I was amazed to read that State Services Minister Tony Ryall is cancelling pay investigations aimed at assessing the situation of grossly underpaid workers. This is like closing down the Waitangi Tribunal with the declaration that we no longer want to know about historic wrongs against Moari because we cannot afford to pay redress.And this was in today's:
As with Treaty breaches, there is no prospect that those in female-dominated professions will ever receive adequate compensation for past exploitation. But the mana of those involved requires that their situations are properly examined and policies and practices changed.
As for the restraint in demands for future fairness in pay, I am sure social workers at Child, Youth and Family and school support staff have some understanding of the global economic realities. There is room for state negotiation on limiting redress if there is a genuine commitment to solving the problem. Such a commitment is not demonstrated by cancelling the pay investigations for social workers and school suport staff.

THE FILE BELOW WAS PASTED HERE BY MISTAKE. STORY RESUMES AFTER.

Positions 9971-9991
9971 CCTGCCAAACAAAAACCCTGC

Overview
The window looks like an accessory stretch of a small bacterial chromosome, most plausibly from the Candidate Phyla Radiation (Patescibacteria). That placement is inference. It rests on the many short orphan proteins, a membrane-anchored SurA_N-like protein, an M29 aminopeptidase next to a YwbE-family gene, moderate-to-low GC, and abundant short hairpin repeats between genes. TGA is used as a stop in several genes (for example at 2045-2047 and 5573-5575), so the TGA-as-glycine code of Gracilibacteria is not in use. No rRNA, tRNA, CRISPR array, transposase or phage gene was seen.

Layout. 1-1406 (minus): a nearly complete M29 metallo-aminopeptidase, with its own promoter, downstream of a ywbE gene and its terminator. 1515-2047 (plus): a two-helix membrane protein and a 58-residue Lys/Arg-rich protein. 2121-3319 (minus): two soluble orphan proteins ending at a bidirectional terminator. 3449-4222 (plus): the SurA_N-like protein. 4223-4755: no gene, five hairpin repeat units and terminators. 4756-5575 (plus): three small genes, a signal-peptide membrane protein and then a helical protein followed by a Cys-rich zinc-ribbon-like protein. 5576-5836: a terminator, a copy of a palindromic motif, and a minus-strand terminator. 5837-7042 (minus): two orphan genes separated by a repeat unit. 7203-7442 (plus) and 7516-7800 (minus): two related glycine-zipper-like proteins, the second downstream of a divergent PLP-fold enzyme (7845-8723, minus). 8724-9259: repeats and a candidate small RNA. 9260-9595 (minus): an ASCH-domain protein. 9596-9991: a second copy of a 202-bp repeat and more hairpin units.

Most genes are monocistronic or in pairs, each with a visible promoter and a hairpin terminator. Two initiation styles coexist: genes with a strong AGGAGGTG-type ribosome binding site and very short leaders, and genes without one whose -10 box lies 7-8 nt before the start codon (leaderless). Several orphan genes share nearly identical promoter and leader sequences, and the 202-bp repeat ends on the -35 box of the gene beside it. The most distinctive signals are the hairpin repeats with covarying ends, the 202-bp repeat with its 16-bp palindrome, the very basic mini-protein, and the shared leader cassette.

Despite the Government's trying to portray itself as trying to deal even-handedly with different groups, Mr Ryall's statement signals continued harmful treatment of these largely female groups.
Ian de Stigter, Mt Albert
I trust the Government will now act to reduce the salaries of all women MPs and Parliamentary workers to 9.5 percent less than that of their male colleagues "in fairness to the taxpayer."To send a letter to the editor, you need to email firstname.lastname@example.org and follow these rules:
That women social workers at Child, Youth and Family are paid 9.5 per cent less than their male colleagues beggars belief in the 21st century.
As a former social worker in Britain and a hospital soicla worker in NZ, I know my female colleagues worked as hard as and faced equally daunting situation as males, dealing with distressed, angry, abusive and, at times, aggressive people under a great deal of stress.
And this is not just child protection work, where the burntout rate is higher, but in all types of social work.
The axing of pay equity inquiries is not only an indictment of this Government but also previous Governments that allowed such an inequitable situation to continue.
Dick Ward, Taumarunui
- Put your letter in the body of the email, not as an attachment
- Keep it under 200 words
- Include your name, residential address and phone number (so they can check you are who you say you are, although in my experience they don't generally bother)
More on recent pay equity stuff here - Because we're worth it: Pay Equity Hub